Elevators & Trams

Welcome to Science Expeditions Extras!
Dive deeper into your science kit’s theme and experiments. This month, learn a little extra about elevators and trams.

You may have to search a bit to see the pulleys around you, but they’re everywhere. They’re not just in elevators—they’re also in factories, hospitals, schools, and homes. They’re on sailboats, flagpoles, garage doors, cranes, and window blinds. Find them on exercise equipment, dump trucks, fishing rods, and more. Where else can you spot them?

Travel up and down this page to find more fun facts, a photo gallery, and a printable.

Fun Facts

Listening to music in elevators became popular in the 1920s because first-time passengers were frightened to ride in the machine.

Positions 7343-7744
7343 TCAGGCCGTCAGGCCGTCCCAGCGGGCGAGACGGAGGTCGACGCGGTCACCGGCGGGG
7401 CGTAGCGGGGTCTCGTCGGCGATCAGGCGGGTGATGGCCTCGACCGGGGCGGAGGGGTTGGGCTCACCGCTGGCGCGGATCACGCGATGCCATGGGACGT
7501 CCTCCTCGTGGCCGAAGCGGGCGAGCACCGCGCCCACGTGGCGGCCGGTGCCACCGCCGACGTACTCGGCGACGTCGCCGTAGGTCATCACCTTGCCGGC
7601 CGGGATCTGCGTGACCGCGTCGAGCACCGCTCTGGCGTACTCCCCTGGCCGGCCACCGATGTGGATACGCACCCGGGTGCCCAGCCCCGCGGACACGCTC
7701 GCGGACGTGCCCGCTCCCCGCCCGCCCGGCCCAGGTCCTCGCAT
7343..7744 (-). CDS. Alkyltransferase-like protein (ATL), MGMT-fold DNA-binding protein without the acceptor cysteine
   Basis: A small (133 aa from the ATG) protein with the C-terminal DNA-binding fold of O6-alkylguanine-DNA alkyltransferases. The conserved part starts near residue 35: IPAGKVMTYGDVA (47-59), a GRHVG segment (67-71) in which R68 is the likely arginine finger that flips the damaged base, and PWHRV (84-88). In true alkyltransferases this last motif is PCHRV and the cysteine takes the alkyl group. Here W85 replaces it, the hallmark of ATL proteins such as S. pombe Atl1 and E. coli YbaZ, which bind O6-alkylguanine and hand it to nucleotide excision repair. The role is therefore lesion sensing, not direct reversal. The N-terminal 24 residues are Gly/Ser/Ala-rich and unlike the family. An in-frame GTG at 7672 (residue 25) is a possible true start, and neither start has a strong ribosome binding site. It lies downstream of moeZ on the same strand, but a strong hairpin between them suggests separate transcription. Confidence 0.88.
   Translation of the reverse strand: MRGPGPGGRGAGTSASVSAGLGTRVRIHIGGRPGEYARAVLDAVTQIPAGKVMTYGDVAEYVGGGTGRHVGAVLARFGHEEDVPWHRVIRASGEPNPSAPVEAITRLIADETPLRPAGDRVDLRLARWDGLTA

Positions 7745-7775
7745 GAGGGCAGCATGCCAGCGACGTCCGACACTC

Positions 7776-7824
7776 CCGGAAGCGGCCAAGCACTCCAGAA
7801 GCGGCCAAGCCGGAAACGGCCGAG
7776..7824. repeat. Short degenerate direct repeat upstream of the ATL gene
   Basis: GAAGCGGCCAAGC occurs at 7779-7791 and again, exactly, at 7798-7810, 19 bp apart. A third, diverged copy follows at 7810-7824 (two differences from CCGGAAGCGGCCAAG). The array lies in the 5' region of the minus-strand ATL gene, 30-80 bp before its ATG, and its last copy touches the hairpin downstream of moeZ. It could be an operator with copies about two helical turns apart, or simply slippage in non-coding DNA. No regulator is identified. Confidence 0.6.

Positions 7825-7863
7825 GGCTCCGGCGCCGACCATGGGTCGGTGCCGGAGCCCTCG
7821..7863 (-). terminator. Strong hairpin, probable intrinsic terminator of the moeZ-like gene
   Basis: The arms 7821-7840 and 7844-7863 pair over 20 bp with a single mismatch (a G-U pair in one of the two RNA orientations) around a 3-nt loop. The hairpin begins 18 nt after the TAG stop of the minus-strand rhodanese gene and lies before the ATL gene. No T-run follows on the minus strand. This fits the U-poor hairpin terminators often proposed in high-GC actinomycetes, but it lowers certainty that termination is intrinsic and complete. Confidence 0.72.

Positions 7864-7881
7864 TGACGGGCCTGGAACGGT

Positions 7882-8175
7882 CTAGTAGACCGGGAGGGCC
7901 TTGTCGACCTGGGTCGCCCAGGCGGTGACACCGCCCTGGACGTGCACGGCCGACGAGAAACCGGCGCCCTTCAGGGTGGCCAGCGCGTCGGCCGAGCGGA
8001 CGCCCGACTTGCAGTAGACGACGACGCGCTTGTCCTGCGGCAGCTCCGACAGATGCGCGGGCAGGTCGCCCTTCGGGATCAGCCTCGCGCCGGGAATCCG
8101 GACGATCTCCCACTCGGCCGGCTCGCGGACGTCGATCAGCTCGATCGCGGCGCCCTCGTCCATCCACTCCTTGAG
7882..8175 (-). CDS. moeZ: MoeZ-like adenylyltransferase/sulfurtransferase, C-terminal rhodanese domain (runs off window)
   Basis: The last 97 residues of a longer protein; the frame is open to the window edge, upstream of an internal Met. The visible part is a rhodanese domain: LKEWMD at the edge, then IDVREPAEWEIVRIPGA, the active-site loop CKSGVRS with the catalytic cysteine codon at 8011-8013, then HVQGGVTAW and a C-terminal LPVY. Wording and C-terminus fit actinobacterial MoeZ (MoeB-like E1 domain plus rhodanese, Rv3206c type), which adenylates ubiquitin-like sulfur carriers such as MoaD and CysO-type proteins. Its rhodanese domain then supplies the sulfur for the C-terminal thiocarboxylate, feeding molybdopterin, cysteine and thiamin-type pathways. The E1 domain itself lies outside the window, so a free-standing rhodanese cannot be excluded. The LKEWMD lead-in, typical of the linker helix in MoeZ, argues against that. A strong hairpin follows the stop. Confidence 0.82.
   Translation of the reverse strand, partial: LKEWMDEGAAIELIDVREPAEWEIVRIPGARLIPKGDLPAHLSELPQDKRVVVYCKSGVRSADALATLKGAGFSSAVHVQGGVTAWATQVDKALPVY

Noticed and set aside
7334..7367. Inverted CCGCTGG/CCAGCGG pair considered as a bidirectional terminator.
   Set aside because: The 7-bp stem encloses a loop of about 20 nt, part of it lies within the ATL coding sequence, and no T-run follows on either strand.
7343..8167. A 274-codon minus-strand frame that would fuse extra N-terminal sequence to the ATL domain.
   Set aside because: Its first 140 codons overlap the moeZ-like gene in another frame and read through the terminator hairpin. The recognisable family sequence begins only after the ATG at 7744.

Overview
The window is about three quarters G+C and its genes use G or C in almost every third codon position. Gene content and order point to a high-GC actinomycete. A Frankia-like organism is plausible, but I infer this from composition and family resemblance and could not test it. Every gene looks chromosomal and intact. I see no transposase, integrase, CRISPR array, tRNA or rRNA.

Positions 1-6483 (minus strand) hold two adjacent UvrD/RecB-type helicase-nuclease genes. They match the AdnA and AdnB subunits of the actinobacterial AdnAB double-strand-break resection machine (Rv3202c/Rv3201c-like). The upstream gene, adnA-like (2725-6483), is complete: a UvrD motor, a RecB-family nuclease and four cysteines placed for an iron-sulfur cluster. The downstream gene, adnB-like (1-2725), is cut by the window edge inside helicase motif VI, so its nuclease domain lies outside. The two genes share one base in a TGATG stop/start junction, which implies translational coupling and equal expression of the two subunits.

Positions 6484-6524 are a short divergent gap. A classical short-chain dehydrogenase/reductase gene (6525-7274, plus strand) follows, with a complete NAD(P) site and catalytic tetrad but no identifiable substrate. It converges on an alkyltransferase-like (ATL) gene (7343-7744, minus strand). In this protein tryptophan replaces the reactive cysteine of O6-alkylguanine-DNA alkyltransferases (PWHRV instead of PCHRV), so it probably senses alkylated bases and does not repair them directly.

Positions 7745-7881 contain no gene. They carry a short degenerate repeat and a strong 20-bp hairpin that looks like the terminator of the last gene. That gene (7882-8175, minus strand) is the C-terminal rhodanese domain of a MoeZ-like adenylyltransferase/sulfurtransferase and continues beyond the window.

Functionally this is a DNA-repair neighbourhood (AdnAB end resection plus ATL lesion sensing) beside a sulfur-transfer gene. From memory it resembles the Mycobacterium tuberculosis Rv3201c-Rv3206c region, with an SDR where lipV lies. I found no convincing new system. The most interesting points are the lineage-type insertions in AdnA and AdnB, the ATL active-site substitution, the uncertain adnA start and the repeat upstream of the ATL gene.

The Roosevelt Island tram in New York City was the first aerial tram to be used for mass transit in the U.S. The tram’s ride over the East River has become a regular part of the day for thousands of urban commuters.

“Door Close” buttons on elevators don’t actually make the door close more quickly. Since the 1990s, most elevators have been programmed to close on their own schedules.

Help Sam and Sofia meet up with Aunt Charlie. Coordinate their tram schedules with this fun printable.

Download the printable here.

Check your answers here.

Elevators and Trams Printable


Beautiful views from elevators and trams around the world!

Flip through the gallery.

Explore More

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